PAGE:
• The Cinderella Deal–Jennifer Crusie*
  • The Cornish Guest House–Emma Burstall
  • Summer of Love–Katie Fforde
  • Trade Me–Courtney Milan
  • Big Little Lies–Liane Moriarty*
  • Hillbilly Elegy–JD Vance*
  • Meet Me at Beachcomber Bay–Jill Mansell*
  • In Farleigh Field–Rhys Bowen* (Slightly darker than her usual books. Is this the beginning of a new series? If I have a vote it is YES PLEASE.)
  • Cruising Attitude–Heather Poole*  
  • On Her Majesty’s Frightfully Secret Service–Rhys Bowen* (Latest in the Royal Spyness series. I know I thought these were kind of silly when I first started reading them, but now I love them and I can’t get enough of these books! I get so sad when they end because I have to wait for like, a whole year for the next one. Sigh.)
  • Some Girls: My Life in a Harem–Jillian Lauren*
  • The Fifth Letter–Nicola Moriarty* (Yes, she is the younger sister of Liane Moriarty)
  • Summer at Little Beach Street Bakery–Jenny Colgan*
  • The Travelers–Chris Pavone* (I liked this one way better then Ex Pats)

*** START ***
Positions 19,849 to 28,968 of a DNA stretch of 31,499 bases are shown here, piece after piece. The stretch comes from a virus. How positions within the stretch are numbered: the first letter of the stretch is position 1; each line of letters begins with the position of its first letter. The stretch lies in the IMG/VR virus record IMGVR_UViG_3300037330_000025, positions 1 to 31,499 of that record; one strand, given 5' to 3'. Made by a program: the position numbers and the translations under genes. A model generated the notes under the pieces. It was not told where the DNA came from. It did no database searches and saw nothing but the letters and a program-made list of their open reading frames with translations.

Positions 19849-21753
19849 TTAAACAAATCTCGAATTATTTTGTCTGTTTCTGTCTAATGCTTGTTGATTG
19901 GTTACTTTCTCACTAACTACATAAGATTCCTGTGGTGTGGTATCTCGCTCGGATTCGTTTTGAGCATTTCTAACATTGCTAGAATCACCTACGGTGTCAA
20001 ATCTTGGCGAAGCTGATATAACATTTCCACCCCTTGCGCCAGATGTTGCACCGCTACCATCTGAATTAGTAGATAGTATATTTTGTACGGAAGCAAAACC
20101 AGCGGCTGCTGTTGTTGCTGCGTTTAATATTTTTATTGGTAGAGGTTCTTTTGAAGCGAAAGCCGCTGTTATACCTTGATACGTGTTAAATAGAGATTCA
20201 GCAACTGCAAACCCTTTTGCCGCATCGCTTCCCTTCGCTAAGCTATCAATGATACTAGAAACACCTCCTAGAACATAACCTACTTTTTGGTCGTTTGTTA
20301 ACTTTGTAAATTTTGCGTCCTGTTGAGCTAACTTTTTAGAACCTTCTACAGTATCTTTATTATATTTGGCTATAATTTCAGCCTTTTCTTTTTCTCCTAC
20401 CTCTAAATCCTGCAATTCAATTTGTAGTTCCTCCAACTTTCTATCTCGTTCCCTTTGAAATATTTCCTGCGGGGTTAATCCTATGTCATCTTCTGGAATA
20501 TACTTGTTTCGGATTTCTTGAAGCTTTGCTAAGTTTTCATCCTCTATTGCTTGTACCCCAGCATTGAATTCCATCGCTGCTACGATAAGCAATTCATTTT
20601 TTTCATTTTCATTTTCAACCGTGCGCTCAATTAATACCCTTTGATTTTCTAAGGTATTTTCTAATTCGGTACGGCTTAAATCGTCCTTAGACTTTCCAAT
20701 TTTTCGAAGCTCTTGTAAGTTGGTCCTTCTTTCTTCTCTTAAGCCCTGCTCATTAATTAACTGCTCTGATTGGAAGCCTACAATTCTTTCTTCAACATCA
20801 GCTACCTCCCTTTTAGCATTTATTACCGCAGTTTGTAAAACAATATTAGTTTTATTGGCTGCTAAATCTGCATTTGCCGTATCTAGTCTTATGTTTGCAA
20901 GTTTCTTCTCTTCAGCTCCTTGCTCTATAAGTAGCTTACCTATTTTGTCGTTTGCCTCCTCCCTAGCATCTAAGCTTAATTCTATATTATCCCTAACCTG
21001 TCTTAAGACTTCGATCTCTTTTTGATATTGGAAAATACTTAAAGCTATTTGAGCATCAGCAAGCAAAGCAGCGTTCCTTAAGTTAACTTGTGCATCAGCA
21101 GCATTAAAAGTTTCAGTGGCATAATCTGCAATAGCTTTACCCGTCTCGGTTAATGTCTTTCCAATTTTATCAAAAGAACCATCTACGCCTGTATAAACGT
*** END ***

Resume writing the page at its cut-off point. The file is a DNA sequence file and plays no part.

• The Cafe By the Sea–Jenny Colgan*
  • Lucky Us–Amy Bloom*
  • The Royal Treatment–Melanie Summers

 

*Recommended

 

 

Advertisements

One Response to “mcpolish book list: year 11”

  1. Solitary Diner November 15, 2017 at 7:38 AM #

    You have read an amazing number of books in one year, particularly for someone with a young child. I am impressed! I am also excited by your recommendation of a book with lesbians! In the 20s and 30s! It is on its way to my library now.

Leave a Reply

Fill in your details below or click an icon to log in:

WordPress.com Logo

You are commenting using your WordPress.com account. Log Out /  Change )

Google+ photo

You are commenting using your Google+ account. Log Out /  Change )

Twitter picture

You are commenting using your Twitter account. Log Out /  Change )

Facebook photo

You are commenting using your Facebook account. Log Out /  Change )

w

Connecting to %s

%d bloggers like this: